DFT is known as from the beginning, or first-principle method since it can predict material properties for unknown systems without experimental input. Although it doesn’t solve the Schrödinger equation exactly, it provides a good approximation at a fraction of the computational cost.

Understanding the electronic properties of complex systems is crucial for the design and development of new materials and drugs. DFT has been used to study and develop the properties of important materials such as novel semiconductors, new catalysts, neuromorphic materials and complex molecules.

For example, drug discovery uses DFT as a fast and efficient method to limit the number of drugs that need to be experimentally tested for their effectiveness in treating many diseases. Thanks to DFT, the time and costs involved in drug development have been significantly reduced.

Celebrate a milestone

The UC San Diego School of Physical Sciences and the physics department worked together to host an engaging, informative day of events to celebrate Mayer Hall’s appointment. Although APS officially designated Mayer Hall as a historic site in 2021, the celebration has been postponed until now due to the pandemic.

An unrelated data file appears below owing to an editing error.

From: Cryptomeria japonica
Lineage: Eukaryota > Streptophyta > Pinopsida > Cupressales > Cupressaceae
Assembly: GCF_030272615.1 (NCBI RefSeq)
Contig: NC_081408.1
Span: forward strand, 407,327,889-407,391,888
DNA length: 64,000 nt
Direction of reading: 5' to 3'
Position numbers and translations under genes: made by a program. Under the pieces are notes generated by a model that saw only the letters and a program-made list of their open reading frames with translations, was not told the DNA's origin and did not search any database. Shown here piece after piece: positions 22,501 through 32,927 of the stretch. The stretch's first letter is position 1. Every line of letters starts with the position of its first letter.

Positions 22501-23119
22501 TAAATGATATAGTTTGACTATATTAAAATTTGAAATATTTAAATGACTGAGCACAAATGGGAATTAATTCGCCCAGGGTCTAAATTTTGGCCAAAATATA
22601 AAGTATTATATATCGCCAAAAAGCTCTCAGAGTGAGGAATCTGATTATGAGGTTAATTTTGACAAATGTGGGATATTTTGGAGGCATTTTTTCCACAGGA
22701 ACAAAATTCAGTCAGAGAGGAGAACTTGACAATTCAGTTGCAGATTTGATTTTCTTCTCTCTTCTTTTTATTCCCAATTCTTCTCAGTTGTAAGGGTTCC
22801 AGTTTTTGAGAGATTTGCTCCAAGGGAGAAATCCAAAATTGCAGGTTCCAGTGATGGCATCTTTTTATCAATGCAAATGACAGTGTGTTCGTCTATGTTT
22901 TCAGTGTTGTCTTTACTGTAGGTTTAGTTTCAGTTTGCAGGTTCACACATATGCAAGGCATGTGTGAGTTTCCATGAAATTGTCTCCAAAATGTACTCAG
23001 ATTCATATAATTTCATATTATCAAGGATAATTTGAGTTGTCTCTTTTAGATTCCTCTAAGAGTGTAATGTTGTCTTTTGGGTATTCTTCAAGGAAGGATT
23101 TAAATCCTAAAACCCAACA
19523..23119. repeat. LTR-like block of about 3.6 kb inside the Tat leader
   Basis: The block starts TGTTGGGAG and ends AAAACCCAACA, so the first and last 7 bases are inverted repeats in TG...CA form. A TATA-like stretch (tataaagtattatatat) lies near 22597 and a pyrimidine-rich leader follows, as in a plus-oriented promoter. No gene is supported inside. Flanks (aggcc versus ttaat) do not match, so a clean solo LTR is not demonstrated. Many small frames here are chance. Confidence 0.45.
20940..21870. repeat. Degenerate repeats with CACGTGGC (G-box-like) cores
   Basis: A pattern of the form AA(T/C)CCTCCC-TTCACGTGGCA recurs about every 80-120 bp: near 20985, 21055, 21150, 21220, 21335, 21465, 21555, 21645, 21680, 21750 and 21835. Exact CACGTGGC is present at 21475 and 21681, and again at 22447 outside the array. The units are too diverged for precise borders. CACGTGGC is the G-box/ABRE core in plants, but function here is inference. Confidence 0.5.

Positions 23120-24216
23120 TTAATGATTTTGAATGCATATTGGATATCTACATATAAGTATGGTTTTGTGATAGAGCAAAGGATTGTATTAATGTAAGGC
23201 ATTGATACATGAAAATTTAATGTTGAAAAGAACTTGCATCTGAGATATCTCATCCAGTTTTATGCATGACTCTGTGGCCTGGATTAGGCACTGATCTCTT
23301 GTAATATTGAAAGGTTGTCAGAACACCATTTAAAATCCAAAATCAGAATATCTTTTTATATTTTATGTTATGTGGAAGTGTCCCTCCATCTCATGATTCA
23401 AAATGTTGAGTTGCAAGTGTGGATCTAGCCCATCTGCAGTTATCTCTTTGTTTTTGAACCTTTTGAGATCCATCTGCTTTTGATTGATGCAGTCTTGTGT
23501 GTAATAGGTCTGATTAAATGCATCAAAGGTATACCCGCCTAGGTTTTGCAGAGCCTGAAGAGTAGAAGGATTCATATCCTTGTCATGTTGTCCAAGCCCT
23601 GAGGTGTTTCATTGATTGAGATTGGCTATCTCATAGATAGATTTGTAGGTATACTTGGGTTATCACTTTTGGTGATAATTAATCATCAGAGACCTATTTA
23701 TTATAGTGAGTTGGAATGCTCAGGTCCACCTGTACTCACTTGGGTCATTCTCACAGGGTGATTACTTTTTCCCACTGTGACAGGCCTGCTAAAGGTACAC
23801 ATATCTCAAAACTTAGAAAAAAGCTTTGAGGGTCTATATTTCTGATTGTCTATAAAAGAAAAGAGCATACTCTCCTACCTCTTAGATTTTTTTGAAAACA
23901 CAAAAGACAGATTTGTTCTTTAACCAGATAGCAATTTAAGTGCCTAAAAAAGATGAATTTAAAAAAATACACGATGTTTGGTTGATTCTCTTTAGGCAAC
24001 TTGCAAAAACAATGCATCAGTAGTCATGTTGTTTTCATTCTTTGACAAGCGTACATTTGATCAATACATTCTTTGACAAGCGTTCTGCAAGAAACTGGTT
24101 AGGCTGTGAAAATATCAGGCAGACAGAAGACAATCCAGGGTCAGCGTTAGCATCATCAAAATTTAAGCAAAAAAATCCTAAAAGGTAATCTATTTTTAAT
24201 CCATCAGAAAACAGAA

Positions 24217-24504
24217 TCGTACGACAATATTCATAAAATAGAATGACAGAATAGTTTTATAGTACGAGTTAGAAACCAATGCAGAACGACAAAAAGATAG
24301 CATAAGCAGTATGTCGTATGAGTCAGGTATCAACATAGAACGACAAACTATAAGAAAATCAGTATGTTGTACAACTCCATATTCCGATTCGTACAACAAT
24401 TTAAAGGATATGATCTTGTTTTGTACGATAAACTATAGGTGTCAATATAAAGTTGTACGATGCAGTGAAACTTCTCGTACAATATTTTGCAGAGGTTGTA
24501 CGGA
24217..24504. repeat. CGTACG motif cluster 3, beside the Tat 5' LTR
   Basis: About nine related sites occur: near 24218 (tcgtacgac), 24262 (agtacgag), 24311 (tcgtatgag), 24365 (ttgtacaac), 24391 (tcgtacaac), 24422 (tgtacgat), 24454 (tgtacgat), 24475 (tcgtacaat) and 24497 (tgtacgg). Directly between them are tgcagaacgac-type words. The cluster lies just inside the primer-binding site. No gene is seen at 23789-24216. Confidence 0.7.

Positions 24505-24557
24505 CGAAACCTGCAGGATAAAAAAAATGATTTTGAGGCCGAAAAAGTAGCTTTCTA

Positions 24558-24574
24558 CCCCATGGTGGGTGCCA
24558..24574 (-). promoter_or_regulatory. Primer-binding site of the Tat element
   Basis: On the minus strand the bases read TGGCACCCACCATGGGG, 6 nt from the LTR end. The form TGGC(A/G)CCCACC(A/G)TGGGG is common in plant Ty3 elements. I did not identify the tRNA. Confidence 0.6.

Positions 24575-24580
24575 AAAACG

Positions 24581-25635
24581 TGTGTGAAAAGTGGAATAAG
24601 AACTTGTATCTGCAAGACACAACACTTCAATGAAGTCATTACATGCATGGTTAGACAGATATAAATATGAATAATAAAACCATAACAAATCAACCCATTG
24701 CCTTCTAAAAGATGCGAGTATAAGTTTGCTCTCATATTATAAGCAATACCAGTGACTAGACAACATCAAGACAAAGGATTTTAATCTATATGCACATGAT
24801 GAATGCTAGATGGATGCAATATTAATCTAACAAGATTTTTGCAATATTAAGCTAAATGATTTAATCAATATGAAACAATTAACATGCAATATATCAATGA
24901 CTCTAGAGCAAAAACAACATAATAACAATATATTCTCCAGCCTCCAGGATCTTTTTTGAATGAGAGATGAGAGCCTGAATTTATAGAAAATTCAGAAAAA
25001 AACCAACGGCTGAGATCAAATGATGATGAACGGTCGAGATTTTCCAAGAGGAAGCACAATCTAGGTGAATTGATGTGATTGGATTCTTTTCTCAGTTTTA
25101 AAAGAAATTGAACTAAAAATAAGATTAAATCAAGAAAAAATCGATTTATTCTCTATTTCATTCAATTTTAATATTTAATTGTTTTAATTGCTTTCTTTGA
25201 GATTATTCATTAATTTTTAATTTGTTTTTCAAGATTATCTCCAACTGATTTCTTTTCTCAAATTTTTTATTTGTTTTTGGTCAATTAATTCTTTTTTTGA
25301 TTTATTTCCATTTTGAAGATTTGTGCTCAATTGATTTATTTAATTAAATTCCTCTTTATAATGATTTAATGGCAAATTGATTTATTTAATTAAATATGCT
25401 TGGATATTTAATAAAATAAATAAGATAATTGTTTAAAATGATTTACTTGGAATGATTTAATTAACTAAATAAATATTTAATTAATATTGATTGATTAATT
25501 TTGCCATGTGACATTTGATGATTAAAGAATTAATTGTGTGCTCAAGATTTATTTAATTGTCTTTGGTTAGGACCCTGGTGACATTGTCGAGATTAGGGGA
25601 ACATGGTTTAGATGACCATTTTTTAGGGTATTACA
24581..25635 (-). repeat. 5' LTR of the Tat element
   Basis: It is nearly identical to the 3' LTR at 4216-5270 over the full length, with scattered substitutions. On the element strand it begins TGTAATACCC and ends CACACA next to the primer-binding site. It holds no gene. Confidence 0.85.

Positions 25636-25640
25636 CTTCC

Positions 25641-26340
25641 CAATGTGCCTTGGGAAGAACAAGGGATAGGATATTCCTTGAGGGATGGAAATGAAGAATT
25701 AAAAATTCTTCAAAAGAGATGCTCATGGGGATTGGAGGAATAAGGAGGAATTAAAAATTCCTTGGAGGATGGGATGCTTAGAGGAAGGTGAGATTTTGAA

Distinguished physics professor Ivan Schuller and Shpyrko welcomed attendees before opening the day with a series of presentations on the effects of DFT. Researchers and experts from around the world provided insights into how the DFT continues to shape science, technology and medicine. The talks touched on everything from materials physics and molecular dynamics to drug discovery and supercomputing.

Dean Boggs spoke at the event.

Dean Boggs spoke about the spirit of discovery that reigns in the School of Physical Sciences.

“We were thrilled to be able to personally welcome everyone to this event,” said School of Physical Sciences Dean Steven E. Boggs. “These conversations were more than just background information on DFT itself, they highlighted the spirit of discovery that still exists on our campus. The School of Physical Sciences has lived at the heart of this spirit since the University was founded.”

After the lectures and panel discussion, the university held a dedication ceremony and plaque unveiling. From the APS, President Jon Bagger and former President Jim Gates commented on the importance of the appointment and the continuing importance of DFT.

UC San Diego Executive Vice Chancellor Elizabeth H. Simmons noted that the pioneering work of Kohn, Sham and colleague Pierre Hohenberg is just one example of the School of Physical Sciences’ extraordinary talent.

“The efforts of faculty such as Kohn, Sham, Mayer, Roger Tsien, Sally Ride, Harold Urey and others are testament to our university’s remarkable history as a community of visionaries pushing boundaries and breaking down barriers to transform the world,” she said. “Their transformative impact across academic disciplines and in the lives of students and faculty peers will continue to linger.”